N-cetylcysteine combats alzheimer's

Storm of the eye

It’s not exactly a household word, although more and more we’re seeing evidence that it probably deserves to be one.

NAC, N-acetylcysteine, is an invaluable amino acid that enhances the production of glutathione, one of the body’s most powerful antioxidant enzymes. I first told you about NAC late last year in an e-Alert titled “Three alternatives you can use now to prevent Alzheimer’s” (11/27/01). And as the title of that November e-Alert indicates, supplements of NAC may be an important tool in combating Alzheimer’s disease, as well as a host of other health problems from influenza to heart disease.

But I’m getting a little ahead of myself here. Since last November, I’ve been on the lookout for further research and information about NAC, and just this week I found a study that promises a new and effective use for NAC in treating a very troubling eye disorder.

The eyes of Istanbul

Chronic posterior blepharitis is a fairly common inflammation of the inner eyelid caused by an abnormality in the glands that manufacture tears. A burning sensation in the eye is a typical symptom, accompanied by itching, as well as excessive dryness or sometimes just the opposite: excessive tearing. This is an uncomfortable condition that’s often difficult to treat. Standard therapy for blepharitis typically includes a round of antibiotics, sometimes in conjunction with a topical steroid. Eye drops, or “artificial tears,” and warm compresses are used for relief of symptoms.

Exactly what causes blepharitis is not known. One theory is that oxidation damage to the meibomian glands (that help create tears) may corrupt the molecules necessary to manufacture the oily layer of tear film over the surface of the eye. This was the theory recently tested by scientists in the Ophthalmology department at Okmeydani Training Hospital in Istanbul, Turkey.

The Istanbul team studied a group of 40 subjects suffering from chronic posterior blepharitis. Half of the group received standard treatments similar to those I described above, while the other half received the same treatments, supplemented with N-acetylcysteine. This group received 100 mg of NAC orally, three times each day.

After 8 weeks of treatments, the researchers found that the members of the group receiving NAC supplements showed a significantly greater improvement in the structure of their tear film, as well as a greater reduction of blepharitis symptoms. These are very encouraging results, but because of the small size and brief duration of this study, more extensive research is called for. And I expect that there’s a good chance that it’s already underway, because, long before this test was conducted, NAC was already known to be a highly beneficial supplement.

Immune system multi-tasker

Previous studies have shown that patients with ailments associated with a breakdown in the immune system are often deficient in their levels of glutathione. As I mentioned above, NAC stimulates the production of glutathione. In this capacity, NAC has been used for many years to treat chronic respiratory ailments with its ability to break up and dissolve the mucus that contributes to pneumonia, bronchitis, asthma and sinusitis.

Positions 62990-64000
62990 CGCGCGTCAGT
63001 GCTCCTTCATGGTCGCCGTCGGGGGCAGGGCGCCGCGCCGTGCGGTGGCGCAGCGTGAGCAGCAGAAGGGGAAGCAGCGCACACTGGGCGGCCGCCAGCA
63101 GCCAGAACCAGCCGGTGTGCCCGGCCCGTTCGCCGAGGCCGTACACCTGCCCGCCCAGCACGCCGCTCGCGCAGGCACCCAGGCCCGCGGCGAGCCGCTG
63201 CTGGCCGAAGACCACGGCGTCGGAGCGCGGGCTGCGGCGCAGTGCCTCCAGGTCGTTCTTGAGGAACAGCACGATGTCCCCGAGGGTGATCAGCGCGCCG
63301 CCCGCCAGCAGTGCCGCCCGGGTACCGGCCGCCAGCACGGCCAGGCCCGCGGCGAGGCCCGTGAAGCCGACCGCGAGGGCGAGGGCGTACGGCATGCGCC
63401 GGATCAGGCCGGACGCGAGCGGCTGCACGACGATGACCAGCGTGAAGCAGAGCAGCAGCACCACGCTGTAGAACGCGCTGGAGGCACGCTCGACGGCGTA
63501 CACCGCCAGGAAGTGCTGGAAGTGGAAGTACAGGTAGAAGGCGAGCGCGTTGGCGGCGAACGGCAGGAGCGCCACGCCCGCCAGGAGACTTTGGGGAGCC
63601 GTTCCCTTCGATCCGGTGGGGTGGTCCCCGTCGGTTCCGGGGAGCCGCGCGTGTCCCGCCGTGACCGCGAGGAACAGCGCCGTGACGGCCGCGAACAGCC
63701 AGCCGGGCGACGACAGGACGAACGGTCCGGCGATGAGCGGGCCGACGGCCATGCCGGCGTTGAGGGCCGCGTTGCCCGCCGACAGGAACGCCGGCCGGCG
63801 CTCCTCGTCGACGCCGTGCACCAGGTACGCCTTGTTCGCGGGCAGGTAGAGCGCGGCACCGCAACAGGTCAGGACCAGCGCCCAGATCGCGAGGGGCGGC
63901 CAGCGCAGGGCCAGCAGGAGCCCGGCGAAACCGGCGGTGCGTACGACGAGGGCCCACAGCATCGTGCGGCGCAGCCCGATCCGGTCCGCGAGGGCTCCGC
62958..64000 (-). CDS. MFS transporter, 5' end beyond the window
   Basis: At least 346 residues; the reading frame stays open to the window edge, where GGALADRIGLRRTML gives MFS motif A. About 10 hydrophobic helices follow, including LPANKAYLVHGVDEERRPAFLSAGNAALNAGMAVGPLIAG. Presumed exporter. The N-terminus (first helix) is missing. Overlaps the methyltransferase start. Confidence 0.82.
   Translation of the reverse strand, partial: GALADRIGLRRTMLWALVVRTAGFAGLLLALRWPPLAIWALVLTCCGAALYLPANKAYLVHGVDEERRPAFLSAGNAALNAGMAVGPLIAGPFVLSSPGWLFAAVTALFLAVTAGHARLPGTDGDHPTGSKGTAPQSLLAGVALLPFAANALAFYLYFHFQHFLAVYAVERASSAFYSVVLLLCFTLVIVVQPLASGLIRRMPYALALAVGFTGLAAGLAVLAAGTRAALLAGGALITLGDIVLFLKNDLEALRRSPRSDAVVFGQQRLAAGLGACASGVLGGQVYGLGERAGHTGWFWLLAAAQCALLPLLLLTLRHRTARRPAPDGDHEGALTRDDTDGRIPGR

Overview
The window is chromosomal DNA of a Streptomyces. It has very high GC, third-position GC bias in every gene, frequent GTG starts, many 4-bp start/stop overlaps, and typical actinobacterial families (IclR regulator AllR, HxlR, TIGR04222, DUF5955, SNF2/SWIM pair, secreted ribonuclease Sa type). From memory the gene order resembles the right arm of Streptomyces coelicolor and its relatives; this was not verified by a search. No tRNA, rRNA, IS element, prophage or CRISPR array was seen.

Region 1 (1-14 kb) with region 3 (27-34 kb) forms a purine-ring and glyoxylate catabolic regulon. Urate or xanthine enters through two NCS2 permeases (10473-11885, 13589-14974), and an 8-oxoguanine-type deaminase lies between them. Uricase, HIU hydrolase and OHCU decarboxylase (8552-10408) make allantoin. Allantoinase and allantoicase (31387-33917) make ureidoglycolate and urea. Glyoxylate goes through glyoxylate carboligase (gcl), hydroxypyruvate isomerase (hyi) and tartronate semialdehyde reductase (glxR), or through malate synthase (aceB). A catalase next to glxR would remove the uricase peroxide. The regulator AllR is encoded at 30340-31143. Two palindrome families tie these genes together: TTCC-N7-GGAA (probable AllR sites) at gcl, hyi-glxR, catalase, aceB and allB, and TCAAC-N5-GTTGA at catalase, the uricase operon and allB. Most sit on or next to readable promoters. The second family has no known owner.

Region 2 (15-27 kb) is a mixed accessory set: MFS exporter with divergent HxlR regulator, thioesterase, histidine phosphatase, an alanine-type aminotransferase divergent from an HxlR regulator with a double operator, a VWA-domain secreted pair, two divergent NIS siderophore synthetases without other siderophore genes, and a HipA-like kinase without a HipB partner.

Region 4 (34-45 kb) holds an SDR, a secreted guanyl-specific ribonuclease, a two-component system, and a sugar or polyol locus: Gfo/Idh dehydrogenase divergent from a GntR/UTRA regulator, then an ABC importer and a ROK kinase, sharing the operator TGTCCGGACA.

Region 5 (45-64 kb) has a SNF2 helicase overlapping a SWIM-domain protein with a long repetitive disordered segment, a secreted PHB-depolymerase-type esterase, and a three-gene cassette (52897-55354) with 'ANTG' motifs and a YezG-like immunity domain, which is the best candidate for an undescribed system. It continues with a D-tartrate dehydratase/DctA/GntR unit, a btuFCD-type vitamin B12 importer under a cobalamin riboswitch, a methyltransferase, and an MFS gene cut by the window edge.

Beyond the respiratory tract, researchers believe that further studies may show NAC to be a versatile supplement for an impressive range of diseases. For instance, in addition to blepharitis, NAC could provide other preventative benefits for vision health. Because both the macula and the lens of the eye have been shown to respond favorably to a boost in antioxidant activity, it’s theorized that NAC may eventually be used to help prevent macular degeneration and cataracts.

The ability to stimulate strong antioxidant activity is also the key to other possible benefits of NAC. Studies have already shown that NAC appears to significantly lower homocysteine levels. Add to that the antioxidant effect in reducing plaque that can clog arteries, and it’s clear why NAC is regarded as a potentially useful tool in fighting heart disease and preventing strokes and heart attacks.

The antioxidant express

I’ve already mentioned the November 2001 e-Alert in which I told you about a study of patients in the early stages of Alzheimer’s disease who showed marked improvements in cognitive functions after beginning a regimen of NAC supplements. Again, the antioxidant effect is the most likely explanation for this success. Currently, other studies are being conducted to explore the effects of NAC on other central nervous system diseases such as multiple sclerosis and Parkinson’s disease.

While the use of NAC on all of these chronic conditions is very promising, there’s no need to wait until you have an immune system emergency to start taking NAC supplements. Your body’s glutathione can sometimes be depleted by injuries or strenuous activity. Fortunately, NAC is widely available in health food stores and from supplement suppliers. The NAC dosage in the blepharitis study was 300 mg per day – only half the amount typically used in the treatment of bronchitis. But it would be wise to consult with your health care provider before taking a dosage that high. Some of the bronchitis studies report side effects of dizziness, headaches and intestinal symptoms among about 20% of participants who took 600 mg of NAC per day.
To Your Good Health,

Jenny Thompson
Health Sciences Institute